Controversies concerning inclusion in the BCS National Championship Game were numerous. In 2001, for example, Oregon, second ranked in the AP poll, was bypassed in favor of Nebraska despite Nebraska's loss in its final regular season game to the University of Colorado in a blowout with a score of 62-36. In 2003, USC was not included in the BCS Championship Game, but beat Michigan in the Rose Bowl and ended up #1 in the Associated Press final poll. The following season, in 2004, undefeated Auburn University, Boise State University, and University of Utah teams were left out of the National Championship Game (the FedEx Orange Bowl), although those teams were undefeated as well. In 2008, the University of Utah was excluded from the BCS championship for a second time despite being the only undefeated Division I-A team at the end of the season and finished second behind 13–1 Florida. In 2009, five schools finished the regular season undefeated: Alabama, Texas, Cincinnati, Texas Christian University, and Boise State; however, the BCS selected traditional powers Alabama and Texas to participate in the BCS National Championship Game as they were the top two teams in the BCS rankings.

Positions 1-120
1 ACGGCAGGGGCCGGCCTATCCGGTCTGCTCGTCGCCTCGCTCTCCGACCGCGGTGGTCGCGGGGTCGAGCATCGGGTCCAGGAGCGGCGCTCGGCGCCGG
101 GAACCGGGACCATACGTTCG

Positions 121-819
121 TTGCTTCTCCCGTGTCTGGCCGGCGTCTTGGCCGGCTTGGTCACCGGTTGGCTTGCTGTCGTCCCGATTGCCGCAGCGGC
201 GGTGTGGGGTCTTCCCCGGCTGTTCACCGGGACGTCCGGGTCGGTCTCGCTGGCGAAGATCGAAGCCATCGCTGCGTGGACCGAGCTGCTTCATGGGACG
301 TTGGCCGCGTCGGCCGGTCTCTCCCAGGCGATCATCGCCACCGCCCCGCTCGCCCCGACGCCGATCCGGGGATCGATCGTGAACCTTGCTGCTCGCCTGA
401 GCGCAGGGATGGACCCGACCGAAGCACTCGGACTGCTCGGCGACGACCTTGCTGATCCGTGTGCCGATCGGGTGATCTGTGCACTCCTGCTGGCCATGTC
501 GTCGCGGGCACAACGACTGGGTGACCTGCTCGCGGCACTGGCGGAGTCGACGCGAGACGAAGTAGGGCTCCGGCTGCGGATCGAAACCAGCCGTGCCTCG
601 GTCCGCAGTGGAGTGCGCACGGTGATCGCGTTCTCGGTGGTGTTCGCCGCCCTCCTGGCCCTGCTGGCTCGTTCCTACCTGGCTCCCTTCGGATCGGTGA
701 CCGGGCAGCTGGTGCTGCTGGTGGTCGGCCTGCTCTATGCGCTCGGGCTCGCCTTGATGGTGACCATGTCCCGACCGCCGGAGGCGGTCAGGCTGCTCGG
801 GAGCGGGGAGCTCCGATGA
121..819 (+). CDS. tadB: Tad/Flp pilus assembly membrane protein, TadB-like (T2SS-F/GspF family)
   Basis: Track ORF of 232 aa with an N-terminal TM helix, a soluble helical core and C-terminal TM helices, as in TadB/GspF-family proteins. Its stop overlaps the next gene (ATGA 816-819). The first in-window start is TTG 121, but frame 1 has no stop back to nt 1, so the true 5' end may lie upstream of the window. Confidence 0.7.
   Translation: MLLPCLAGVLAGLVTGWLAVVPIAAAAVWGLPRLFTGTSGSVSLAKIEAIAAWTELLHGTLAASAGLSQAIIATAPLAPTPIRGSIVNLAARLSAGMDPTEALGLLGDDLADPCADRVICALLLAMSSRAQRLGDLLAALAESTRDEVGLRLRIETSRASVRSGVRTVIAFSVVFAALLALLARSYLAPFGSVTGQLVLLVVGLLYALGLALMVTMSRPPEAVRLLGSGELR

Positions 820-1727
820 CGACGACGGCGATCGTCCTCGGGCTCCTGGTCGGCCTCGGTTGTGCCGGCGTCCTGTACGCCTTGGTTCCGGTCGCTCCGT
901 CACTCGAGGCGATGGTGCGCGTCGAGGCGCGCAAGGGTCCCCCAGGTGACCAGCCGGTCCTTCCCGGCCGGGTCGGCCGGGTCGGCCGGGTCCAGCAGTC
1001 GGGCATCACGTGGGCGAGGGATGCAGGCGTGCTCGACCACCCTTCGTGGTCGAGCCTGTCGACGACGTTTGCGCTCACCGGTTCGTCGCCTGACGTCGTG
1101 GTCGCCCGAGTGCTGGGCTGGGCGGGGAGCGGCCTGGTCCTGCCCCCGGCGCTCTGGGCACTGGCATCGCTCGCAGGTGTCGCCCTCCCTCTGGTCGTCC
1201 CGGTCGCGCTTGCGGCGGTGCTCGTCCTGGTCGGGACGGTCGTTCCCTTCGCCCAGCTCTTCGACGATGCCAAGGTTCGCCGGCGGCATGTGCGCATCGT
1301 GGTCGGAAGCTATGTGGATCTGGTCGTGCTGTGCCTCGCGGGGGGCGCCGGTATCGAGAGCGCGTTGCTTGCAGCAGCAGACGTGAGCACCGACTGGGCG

In 2010, three teams, Oregon, Auburn, and TCU, all finished with undefeated records. While TCU statistically led the other two teams in all three major areas,[3] having been ranked 1st in defense, 14th in offense [4] and 13th in special teams [5] the teams from the two automatic qualifying conferences, Oregon (PAC-12) and Auburn (SEC), were selected over the Horned Frogs for the 2011 National Championship game. Many voters cited TCU's membership in the non-automatic qualifying Mountain West Conference, which is perceived as having a weaker overall schedule, as one significant reason for their exclusion, despite TCU's undefeated record in 2010 and also having won all their 2009 regular season games as well, with their only loss coming in the 2010 Fiesta Bowl.[6] Adding to the controversy were comments made by the president of Ohio State University, Dr. Gordon Gee, whose statement that teams that played "the little sisters of the poor" instead of the "murderer's row" of the automatic qualifier conference teams did not deserve any National Championship game consideration. Dr. Gee issued a statement of retraction and apology after TCU defeated Wisconsin in the 2011 Rose Bowl, Wisconsin having previously defeated Ohio State convincingly during the regular season.